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Retrieval Number: 7740/2/6/7
Plan of West Body Marsh District No. 3, drawn by C.E. Hiram Read, 1895.
Mount Allison University Archives, Harper family fonds.
May be reproduced only with permission of Mount Allison University Archives.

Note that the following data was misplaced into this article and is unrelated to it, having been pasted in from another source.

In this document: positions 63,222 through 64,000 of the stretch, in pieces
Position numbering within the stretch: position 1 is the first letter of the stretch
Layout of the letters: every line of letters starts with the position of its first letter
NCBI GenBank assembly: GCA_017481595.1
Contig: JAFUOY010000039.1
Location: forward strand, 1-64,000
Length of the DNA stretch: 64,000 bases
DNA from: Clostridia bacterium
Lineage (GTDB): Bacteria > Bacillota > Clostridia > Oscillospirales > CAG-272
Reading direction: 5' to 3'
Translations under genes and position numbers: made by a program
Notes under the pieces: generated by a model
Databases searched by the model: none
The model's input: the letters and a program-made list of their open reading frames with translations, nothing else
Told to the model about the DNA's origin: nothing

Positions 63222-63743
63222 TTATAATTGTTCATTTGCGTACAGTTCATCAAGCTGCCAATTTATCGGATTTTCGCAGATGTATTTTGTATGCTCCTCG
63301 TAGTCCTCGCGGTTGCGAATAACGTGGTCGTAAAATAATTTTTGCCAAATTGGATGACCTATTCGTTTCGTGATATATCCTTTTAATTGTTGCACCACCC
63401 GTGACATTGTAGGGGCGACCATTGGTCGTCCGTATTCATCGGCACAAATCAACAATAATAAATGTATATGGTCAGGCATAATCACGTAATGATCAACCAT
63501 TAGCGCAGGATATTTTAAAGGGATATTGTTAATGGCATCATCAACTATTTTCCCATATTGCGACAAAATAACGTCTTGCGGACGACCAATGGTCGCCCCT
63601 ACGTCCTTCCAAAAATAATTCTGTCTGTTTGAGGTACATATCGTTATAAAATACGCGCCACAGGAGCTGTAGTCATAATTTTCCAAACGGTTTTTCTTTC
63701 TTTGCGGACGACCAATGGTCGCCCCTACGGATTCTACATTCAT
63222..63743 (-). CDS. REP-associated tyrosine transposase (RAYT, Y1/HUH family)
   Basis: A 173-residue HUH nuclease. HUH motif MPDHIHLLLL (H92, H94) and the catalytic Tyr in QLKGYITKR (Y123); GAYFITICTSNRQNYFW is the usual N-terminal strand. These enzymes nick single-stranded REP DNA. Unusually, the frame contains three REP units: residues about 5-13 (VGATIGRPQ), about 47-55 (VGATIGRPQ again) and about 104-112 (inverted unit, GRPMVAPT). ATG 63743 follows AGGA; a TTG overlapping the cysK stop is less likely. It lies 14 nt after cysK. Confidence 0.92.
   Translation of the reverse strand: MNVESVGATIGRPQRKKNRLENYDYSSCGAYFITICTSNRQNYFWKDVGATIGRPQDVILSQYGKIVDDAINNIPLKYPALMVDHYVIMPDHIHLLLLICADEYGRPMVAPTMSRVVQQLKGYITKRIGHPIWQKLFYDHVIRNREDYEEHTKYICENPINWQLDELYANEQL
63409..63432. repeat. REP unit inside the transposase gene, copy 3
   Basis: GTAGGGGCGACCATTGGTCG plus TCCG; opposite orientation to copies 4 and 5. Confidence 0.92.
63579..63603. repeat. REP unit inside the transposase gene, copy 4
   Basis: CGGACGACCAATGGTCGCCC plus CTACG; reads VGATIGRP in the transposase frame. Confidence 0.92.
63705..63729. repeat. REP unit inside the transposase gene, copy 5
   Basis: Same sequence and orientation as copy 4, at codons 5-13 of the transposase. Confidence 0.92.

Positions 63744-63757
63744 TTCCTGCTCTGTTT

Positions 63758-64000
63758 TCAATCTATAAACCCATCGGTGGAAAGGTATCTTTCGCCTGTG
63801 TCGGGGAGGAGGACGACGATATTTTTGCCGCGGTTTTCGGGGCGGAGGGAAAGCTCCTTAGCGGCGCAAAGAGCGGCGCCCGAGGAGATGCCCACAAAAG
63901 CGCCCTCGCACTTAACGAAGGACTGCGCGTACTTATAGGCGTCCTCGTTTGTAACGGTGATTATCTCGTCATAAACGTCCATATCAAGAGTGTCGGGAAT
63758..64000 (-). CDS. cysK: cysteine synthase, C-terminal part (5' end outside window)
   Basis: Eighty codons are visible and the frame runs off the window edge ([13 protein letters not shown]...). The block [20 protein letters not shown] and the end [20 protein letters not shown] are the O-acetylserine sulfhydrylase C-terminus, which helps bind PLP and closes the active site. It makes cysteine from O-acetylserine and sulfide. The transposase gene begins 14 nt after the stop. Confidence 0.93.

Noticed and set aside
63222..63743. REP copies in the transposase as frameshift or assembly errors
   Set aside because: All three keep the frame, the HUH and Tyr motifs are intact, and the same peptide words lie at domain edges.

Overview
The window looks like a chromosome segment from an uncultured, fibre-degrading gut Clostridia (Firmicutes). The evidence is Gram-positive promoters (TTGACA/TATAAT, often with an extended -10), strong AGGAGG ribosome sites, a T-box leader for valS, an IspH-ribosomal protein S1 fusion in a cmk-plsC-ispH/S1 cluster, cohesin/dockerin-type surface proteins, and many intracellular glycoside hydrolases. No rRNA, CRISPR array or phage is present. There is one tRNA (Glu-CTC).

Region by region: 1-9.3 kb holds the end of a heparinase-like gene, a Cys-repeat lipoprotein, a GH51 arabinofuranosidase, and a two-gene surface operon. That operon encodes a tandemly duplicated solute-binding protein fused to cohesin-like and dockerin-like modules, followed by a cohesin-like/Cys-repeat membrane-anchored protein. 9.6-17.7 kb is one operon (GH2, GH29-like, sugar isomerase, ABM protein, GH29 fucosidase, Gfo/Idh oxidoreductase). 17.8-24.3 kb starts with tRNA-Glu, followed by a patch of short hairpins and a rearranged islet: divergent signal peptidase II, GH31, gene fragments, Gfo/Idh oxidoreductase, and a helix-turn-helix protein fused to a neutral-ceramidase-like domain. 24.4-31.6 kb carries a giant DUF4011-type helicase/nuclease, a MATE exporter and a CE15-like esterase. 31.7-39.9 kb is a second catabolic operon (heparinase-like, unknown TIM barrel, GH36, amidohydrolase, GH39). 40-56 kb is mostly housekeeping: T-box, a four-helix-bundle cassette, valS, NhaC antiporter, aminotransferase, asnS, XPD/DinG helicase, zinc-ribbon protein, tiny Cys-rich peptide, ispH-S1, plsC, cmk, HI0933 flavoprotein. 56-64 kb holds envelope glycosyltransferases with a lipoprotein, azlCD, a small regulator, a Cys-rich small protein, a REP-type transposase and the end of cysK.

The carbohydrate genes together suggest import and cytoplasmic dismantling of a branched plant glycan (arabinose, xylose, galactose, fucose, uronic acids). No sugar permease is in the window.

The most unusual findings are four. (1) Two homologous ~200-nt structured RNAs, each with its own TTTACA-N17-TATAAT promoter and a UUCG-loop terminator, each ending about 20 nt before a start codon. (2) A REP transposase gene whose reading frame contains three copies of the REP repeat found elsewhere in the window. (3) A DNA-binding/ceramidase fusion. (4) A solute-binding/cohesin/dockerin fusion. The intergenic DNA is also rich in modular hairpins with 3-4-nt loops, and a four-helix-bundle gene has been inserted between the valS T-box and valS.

This highly-detailed map shows the landholding pattern of this part of the marsh, confirming the fragmented nature of property ownership with its origins in the 1761 cadastral survey. While the sizes of holdings range between half an acre to thirty acres, the vast majority are between 10 and 15 acres. And while some are squared-off parcels, others are narrow strips. All parcels were apparently accessible from the network of marsh roads displayed in green on the map. The distribution of ownership is diverse; while there are certainly some owners who have larger holdings, the 130 parcels of land represent a cross section of Sackville residents, a legacy of the 1761 cadastre. There is little evidence of consolidation of property in this map (and even one instance of apparent further sub-division). Note, however, that the names of prominent members of nineteenth century Sackville’s business community are preserved in the marsh road names (Crane, Ogden, Read and Cogswell). This map would have been used to assess taxes for work directed by the Commissioners of Sewers and is therefore a useful indicator of the difficulties of carrying out collective action in support of marsh agriculture. In an era of horse or oxen-drawn farm implements and individually-worked lots, the small fragmented holdings of the West Body of marsh provided an important counterpart to the wood lots and town lots of many Sackville inhabitants. With increasing intensification of marshland agriculture and rapid mechanization of farm equipment in the early twentieth century, these small lots were an obvious impediment to increased production.

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